LGBTQ+ youth organization works to change landscape of mental health

Big Brothers Big Sisters NYC is leading a citywide coalition to advocate for policy changes

ANGELA WEISS / Contributor

Big Brothers Big Sisters of NYC, the nation’s first and the city's largest youth mentoring organization founded in 1904, is at the head of a citywide coalition of LGBTQ+ youth serving organizations advocating for policy changes that address the mental health of the population. 

The LGBTQ+ Youth Coalition represents organizations that offer various services to LGBTQ+ youth. The coalition members include the Hetrick-Martin Institute, Parents, Families, and Friends of Lesbians and Gays (PFLAG) and the Department of Education, among others. The coalition also aims to create connections amongst the different resources that each organization offers, ranging from after-school mental health resources to immediate issues such as housing and food insecurity. 

“How do we create social, emotional learning opportunities and create mental health support systems? How do we set young people up for long-term success? And how do we include that as part of the conversation around supporting resources funding from the city? That's one of the drivers for the coalition” said Mike Coughlin, chief program officer of BBBS of NYC. 

In the midst of a global pandemic and a slew of anti-LGBTQ+ legislation, advocates have been concerned about what was already the already declining mental health of LGBTQ+ youth. According to the The Centers for Disease Control and Prevention, lesbian, gay, and bisexual students are about four times more likely to have attempted suicide than their heterosexual peers. Now, with legislation affecting the population such as Florida’s Don’t Say Gay law, advocates are pushing for a coordinated effort to change such policies and obtain more funding for LGBTQ+ youth.

In response to the mental health crisis, Big Brothers Big Sisters of NYC (BBBS) provides culturally competent mentors who identify as LGBTQ+, giving mentees someone who can empathize with their experiences, alongside various programs such as Workplace Mentoring, College and Career counseling and Affinity groups. 

“Where a young person might feel disconnected from their peers or feel disconnected from their community, they have a mentor who’s reaching out to them through our program. It's two times per month and they're not only checking in on the students well-being, but also encouraging them to get back involved. They spend two outings per month, oftentimes in the community doing something fun.” said Coughlin. In addition, each mentor-mentee pair is equipped with a Program Manager who acts as a specialist in their relationship development; this ensures accountability among both parties.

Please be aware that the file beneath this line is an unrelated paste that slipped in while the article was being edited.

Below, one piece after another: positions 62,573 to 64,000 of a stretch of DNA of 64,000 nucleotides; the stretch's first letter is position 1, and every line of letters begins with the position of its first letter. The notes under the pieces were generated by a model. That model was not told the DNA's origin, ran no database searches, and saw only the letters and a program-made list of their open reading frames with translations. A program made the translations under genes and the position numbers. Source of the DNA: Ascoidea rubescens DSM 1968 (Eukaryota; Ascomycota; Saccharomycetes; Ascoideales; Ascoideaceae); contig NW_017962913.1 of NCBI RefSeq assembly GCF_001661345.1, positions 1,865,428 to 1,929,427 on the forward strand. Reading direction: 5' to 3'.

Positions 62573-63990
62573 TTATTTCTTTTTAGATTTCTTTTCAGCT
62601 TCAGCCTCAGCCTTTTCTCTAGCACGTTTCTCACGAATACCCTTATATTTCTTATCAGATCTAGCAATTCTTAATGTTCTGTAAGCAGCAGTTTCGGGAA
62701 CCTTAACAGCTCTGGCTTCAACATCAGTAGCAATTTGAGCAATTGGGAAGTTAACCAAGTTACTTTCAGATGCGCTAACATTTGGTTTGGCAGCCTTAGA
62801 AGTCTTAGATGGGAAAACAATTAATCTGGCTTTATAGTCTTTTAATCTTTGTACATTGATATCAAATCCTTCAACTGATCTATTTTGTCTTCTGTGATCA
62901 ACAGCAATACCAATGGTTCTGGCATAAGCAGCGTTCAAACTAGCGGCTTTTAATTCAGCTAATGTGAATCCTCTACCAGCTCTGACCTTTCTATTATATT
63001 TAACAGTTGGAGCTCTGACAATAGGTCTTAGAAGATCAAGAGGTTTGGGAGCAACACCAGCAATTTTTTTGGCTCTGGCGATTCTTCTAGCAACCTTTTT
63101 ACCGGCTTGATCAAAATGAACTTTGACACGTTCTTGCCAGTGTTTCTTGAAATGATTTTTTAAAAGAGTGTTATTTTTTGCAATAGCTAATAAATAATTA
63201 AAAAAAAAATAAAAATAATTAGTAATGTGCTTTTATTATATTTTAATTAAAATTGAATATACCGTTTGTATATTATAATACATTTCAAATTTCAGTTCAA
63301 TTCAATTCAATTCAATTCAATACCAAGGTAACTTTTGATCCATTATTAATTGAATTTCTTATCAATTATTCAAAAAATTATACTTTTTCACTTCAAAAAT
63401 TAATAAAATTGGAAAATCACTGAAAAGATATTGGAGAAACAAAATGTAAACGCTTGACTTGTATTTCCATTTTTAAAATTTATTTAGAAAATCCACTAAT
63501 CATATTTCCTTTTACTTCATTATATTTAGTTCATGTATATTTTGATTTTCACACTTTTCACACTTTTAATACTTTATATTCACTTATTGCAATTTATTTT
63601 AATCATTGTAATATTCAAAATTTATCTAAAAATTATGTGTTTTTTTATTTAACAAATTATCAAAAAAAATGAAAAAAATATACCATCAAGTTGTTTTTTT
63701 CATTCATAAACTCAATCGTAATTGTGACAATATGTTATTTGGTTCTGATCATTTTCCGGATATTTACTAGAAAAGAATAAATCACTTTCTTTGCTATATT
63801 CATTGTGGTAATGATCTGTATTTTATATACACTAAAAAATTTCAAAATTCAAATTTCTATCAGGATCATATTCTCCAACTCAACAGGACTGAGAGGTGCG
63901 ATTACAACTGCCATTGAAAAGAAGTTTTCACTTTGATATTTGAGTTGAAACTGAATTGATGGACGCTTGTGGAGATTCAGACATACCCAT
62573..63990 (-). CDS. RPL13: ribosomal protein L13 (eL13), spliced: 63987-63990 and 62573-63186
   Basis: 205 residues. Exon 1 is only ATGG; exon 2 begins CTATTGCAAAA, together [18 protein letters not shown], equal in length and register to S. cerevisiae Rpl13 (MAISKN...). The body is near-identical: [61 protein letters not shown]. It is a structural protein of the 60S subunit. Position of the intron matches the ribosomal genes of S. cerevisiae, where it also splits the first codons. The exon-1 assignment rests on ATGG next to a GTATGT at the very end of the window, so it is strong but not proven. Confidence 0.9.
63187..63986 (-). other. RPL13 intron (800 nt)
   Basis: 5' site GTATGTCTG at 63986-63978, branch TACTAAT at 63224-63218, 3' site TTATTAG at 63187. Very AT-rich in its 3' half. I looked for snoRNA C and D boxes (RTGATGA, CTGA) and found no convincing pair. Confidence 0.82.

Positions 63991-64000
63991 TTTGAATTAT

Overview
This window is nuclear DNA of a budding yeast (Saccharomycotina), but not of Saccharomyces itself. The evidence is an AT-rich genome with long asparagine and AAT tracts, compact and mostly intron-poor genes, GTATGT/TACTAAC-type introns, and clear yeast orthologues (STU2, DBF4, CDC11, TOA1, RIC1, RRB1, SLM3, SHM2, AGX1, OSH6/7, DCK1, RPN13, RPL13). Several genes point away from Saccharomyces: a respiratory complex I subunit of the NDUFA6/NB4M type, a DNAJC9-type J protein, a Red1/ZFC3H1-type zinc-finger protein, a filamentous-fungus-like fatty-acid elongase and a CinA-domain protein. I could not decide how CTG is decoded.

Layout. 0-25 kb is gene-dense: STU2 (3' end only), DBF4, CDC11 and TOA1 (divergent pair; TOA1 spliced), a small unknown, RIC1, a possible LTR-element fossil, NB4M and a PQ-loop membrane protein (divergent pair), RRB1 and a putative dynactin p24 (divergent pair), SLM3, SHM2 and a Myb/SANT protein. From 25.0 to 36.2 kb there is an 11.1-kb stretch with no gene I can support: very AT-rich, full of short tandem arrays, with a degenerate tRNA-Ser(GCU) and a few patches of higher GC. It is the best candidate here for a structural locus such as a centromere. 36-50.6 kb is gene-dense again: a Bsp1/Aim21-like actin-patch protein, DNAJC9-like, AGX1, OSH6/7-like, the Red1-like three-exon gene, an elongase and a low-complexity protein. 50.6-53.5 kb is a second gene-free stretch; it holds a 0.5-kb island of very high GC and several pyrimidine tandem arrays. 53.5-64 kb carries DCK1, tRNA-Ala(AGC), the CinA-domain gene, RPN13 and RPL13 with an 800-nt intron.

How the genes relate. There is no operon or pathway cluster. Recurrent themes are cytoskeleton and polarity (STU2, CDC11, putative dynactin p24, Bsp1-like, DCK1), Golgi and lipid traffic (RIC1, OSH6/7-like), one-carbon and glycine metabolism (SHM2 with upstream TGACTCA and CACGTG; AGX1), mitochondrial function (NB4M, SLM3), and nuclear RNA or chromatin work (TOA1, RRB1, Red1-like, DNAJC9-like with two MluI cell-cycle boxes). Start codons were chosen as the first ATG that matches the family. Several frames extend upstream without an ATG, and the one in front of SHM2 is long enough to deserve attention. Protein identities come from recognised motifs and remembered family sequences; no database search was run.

The coalition comes after Big Brothers Big Sisters expanded its matching policy, to ensure that all mentees were matched with mentors of their same self-identifying gender. In addition to gender, mentees were matched according to preferences such as shared interest, background, language —prioritizing the needs and preferences of youth above those of the parent/guardians. These changes came as a natural progression of Big Brothers Big Sisters’ mission to match youth to meaningful mentors best suited to their needs. Doing so helped address intersectional issues, for instance, with immigrant queer youth benefitting greatly by speaking to mentors with similar cultural experiences. 

“Something that we really hold strong at BBBS is that mentoring really does change lives. I think most people can look back and think of at least one or probably a couple of different people that helped shape their life and helped them with some difficult decisions or just opened doors for them, and we want to democratize that. We want to make sure that that's available to everybody and if there's any sort of policies or anything that we can do to make sure that young people see the value of mentoring and have access to mentoring, that's what we want to do” said Coughlin.